Lesbian opens up about what it’s like to be Muslim and gay

Lesbian opens up about what it’s like to be Muslim and gay

A woman has opened up about how it is to be a lesbian and Muslim.

Zayna, 40, spoke to the Manchester Evening News to say she had been beaten, threatened and humiliated because she is gay.

She did not deny her true identity despite the abuse she had received before moving from Pakistan to the UK.

While studying for her PhD, Zayna said she was kicked out of university because fellow students said they thought she was “dangerous”. At an Islamic school, she said she was forced by fellow staff to leave or face police action. She had started a relationship with a fellow teacher. And the staff said they would be reported to police as prostitutes if they did not end their relationship and leave.

Of an incident where her father abused her for spending time with another teenager, she said: “My father came upstairs and wanted to kill me and beat me like anything. He told me how to behave. That was the first time I felt unsafe in my own home. I still have that horrible pain in my lower back and can’t walk properly.”

Zayna says she is still a practising Muslim and that her sexuality and her religion are both important to her.

She said: “I was born a Muslim and I want to die a Muslim. But if someone wants to kill me, then why? Just because I’m a lesbian? I am a strong brave person but so many people like me don’t have that courage. I realised I needed to come out and tell everyone about my story.”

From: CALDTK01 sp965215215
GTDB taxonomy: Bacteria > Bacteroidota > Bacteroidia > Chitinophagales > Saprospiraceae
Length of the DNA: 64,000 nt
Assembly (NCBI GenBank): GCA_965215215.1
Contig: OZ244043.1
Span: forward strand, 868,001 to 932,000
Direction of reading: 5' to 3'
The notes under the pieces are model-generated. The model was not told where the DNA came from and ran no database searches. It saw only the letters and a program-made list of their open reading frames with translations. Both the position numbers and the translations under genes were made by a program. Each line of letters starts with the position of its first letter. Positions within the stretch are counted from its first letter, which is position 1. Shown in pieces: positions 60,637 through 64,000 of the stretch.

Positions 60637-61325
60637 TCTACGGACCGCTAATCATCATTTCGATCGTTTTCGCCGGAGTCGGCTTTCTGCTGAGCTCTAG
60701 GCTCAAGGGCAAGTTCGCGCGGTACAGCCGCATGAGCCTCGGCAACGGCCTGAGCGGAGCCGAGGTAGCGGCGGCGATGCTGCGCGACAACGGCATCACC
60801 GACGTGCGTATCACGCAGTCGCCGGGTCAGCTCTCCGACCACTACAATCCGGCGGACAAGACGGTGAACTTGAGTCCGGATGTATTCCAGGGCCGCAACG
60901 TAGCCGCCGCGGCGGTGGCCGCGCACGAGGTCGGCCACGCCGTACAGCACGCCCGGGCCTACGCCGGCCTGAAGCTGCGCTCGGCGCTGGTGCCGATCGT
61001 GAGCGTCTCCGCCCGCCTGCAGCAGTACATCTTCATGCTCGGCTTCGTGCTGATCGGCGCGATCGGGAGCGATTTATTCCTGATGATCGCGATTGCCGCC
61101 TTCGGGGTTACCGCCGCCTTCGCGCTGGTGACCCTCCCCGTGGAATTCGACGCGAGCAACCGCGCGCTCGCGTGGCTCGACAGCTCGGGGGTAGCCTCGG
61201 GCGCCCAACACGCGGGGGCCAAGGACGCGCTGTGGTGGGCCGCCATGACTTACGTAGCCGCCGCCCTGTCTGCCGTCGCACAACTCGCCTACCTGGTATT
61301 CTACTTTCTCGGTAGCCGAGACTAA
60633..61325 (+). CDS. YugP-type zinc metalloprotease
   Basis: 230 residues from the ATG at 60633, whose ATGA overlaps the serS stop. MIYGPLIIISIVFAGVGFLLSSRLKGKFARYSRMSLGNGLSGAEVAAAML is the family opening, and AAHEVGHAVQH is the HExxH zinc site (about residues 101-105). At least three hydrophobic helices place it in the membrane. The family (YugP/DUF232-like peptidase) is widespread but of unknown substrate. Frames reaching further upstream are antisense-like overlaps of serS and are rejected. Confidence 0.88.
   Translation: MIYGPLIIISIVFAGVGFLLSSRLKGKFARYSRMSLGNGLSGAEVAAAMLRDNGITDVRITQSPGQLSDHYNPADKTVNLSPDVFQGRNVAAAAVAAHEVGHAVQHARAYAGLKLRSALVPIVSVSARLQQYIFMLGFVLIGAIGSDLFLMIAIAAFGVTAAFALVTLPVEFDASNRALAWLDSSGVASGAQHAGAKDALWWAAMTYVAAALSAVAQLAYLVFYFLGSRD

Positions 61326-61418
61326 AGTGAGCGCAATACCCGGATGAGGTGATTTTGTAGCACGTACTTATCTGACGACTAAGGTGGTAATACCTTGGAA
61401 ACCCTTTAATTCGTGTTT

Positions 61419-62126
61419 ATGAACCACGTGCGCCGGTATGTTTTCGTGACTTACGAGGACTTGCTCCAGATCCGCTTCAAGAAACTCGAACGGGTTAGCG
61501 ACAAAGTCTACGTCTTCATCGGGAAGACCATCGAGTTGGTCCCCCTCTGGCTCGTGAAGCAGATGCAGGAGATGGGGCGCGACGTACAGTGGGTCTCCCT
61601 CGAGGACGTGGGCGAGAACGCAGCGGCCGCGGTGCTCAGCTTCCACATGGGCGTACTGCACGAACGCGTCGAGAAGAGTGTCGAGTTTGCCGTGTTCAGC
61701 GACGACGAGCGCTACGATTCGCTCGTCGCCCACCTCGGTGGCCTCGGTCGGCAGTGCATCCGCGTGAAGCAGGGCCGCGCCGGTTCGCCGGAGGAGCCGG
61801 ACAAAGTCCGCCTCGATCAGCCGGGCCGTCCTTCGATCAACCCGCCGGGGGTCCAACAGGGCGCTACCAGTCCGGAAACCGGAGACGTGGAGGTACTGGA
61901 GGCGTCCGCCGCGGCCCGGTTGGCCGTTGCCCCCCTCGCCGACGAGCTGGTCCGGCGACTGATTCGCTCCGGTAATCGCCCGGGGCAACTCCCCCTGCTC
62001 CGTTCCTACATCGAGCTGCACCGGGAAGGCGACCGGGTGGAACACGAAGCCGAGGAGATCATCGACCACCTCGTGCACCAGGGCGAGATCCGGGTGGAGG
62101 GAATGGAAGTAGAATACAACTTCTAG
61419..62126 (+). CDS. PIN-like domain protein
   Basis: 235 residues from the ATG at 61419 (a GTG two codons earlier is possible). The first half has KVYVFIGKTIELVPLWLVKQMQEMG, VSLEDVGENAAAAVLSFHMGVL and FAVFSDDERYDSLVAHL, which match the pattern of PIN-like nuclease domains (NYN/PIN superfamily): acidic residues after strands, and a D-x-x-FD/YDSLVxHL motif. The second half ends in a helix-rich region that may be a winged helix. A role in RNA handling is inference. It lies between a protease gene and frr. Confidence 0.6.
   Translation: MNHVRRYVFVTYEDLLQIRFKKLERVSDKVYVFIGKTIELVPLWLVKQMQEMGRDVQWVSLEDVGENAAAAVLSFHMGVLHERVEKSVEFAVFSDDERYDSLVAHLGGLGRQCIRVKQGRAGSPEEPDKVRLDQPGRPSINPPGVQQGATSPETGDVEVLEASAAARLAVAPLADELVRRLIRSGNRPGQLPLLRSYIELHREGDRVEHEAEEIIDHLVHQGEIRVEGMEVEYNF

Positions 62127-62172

She now lives in Manchester, UK, and speaks out on behalf of LGBT+ Muslims.

Zayna grew up in Karachi, Pakistan, and her parents were conservative Muslims with no other children. Her parents are now deceased.

She describes herself as a tomboy, and says she realised she is gay when she turned 13. She says it was “very hard” and that she was told “you are not Muslim if you are a lesbian”.

Going on, she also says she thinks the Quran’s message about homosexuality has been misinterpreted. She now says she feels calm because she is able to have relationships without fear of persecution.

Print Friendly, PDF & Email
Previous “Dear Straight People”: Open Letter From The Gays
Next A Look at The Case of Kevin Spacey

About author

You might also like

The Happenings 11 Comments

“If he wants to wear a dress…Awesome.” Actor Brian Austin Green defends son’s attire

Beverly Hills 90210 actor Brian Austin Green just won a lot of points in our book. In an interview with Hollywood Pipeline, Green defended his and Megan Fox’s 4-year-old son’s

Print Friendly, PDF & Email
The Happenings 15 Comments

Justin Bieber reportedly rejects film role due to gay sex scene

Justin Bieber has been criticised by some of his LGBT fans for allegedly refusing a film role due to the character’s sexuality. Writer Pete O’Neill claims that the Sorry singer

Print Friendly, PDF & Email
The Happenings 14 Comments

Tim Cook consulted with Anderson Cooper ‘multiple times’ before coming out

Apple CEO Tim Cook sought the advice of CNN anchor Anderson Cooper before coming out publicly in 2014. ‘I talked to Anderson Cooper at length — multiple times,’ Cook tells

Print Friendly, PDF & Email


  1. beejay
    November 05, 07:38 Reply

    I say everyone must discover their own truth and learn live with it. It’s sad how people think that simply because they’ve learnt to live a certain way, everyone must automatically do the same.

    • KingB
      November 05, 09:00 Reply

      It beggars my imagination too. Live and let’s live.

  2. quinn
    November 05, 12:51 Reply

    Reminds me of Bisi Alimi. Things are definitely going to change

Leave a Reply